# What is 1 Ohm ?

The dimension of an electric resistance is the “Ohm”.

It is abbreviated with the Greek letter Omega Ω

Georg Simon Ohm

16 March 1789 – 6 July 1854

• German physicist and mathematician

• Ohm’s Law R = U / I published 1827 in

“The Galvanic Circuit Investigated

Mathematically”

• The unit of resistance was named “Ohm”

in his honour

Mr Ohm wanted to develop a mathematical relation in order to calculate the “intensity of flowing electricity” (= electric current) as a function of the material and the dimensions of the wire. What he found is one of the very basic laws of electrical engineering. It seems almost trivial to us but it wasn't at all at the time:

The higher the voltage U and the smaller the resistance R, the larger is the electric current I

I = U/R or U = R·I or R = U/I

The dimension: [R] = Ohm = Ω = V/A

Ohm stipulated that the relation U/I i.e. the resistance was an independent constant. Insofar he was not quite right as we know today that most resistances are not constant but most often depend on the temperature or many other things.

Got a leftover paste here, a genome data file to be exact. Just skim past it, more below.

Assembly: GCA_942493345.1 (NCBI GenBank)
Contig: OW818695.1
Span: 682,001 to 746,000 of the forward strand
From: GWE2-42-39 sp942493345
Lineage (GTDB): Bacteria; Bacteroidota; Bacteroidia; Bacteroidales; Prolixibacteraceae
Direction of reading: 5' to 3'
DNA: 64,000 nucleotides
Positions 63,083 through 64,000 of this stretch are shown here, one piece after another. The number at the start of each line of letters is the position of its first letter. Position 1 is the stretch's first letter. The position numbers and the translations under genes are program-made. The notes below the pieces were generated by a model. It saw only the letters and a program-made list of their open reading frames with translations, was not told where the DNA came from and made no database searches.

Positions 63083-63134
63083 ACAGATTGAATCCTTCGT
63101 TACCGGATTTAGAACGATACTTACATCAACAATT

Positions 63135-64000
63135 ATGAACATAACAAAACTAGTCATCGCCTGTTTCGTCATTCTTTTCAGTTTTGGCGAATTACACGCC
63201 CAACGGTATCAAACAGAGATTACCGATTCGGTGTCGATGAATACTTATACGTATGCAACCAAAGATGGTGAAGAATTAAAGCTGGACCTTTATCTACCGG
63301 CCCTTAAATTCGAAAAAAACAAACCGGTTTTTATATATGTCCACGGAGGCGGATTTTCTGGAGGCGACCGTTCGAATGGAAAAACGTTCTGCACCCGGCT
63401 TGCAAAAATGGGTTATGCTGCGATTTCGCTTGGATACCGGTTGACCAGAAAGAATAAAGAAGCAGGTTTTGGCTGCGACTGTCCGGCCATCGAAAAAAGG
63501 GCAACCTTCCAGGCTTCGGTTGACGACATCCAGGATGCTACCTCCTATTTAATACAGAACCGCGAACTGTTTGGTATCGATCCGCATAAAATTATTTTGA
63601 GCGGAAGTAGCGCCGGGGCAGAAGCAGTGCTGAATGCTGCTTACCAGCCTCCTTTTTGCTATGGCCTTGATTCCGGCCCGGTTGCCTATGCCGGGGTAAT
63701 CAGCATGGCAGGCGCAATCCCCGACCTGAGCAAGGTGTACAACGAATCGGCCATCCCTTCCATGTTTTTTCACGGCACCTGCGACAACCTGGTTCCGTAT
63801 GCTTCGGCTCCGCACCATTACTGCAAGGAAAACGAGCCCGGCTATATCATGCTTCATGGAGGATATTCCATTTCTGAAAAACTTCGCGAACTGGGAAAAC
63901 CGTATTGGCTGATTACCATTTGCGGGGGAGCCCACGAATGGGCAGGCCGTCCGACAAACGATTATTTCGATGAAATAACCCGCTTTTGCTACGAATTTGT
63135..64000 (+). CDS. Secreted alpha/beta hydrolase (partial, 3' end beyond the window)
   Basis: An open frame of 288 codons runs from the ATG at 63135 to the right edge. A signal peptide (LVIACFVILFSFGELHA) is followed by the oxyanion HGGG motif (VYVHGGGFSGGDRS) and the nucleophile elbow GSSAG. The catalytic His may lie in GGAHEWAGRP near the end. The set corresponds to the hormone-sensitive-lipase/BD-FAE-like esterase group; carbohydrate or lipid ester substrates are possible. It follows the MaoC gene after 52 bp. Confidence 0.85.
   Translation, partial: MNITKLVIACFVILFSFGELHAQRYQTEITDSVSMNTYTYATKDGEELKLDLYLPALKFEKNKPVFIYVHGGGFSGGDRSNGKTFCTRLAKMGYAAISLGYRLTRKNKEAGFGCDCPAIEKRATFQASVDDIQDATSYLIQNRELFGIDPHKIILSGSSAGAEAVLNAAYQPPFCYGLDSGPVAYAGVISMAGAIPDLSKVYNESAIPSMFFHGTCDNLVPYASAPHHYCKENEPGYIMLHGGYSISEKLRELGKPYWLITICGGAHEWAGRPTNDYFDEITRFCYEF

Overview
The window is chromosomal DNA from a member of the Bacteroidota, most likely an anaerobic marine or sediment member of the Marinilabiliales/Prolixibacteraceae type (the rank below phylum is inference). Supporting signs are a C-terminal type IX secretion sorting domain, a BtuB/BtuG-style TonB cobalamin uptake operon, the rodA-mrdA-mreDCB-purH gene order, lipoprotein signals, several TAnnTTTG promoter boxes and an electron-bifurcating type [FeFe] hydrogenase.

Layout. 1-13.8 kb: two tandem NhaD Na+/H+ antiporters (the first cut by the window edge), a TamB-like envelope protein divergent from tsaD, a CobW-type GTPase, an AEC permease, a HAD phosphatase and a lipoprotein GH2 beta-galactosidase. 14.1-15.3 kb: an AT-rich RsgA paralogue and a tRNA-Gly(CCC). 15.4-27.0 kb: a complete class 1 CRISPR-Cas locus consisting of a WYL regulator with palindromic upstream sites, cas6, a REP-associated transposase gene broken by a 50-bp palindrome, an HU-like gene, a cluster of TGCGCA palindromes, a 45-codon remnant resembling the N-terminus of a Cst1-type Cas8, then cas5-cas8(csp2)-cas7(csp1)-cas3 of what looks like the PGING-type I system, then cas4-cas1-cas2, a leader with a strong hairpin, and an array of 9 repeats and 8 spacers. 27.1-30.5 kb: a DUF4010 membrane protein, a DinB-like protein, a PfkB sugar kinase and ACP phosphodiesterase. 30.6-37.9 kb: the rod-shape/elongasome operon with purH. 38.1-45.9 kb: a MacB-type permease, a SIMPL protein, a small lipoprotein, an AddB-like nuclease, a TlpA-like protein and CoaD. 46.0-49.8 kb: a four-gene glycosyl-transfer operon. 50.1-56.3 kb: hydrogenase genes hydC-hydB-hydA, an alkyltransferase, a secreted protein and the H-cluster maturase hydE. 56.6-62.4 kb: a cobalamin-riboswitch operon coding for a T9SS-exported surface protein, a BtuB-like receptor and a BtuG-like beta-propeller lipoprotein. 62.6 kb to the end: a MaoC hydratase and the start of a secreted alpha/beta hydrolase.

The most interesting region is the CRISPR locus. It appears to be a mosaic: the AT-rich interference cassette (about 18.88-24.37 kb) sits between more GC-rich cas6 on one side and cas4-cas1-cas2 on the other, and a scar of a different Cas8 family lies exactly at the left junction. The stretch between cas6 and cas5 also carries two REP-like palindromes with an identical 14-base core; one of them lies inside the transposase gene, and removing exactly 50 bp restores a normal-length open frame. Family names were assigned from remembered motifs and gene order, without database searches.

The diagram shows how a current I that is flowing from A to B

develops a voltage U across the resistance R .

For our particular application in piezo-electrics we talk about extremely high resistances. As we have seen before a piezo element is a good insulator with an internal resistance from pole to pole (from electrode to electrode) in the order of 10¹² Ohms or more.

In a “normal electronics” environment we would simply neglect such high resistances but in a “piezo electric environment” we need to care about.

Normally we count in logarithmic terms like 10⁷, 10⁸, 10⁹ etc. We remember that 10⁹ would mean a one with 9 zeros.

Sometimes the decimal multipliers Mega- ; Giga- ; Tera- are used for 10⁶, 10⁹, 10¹² respectively.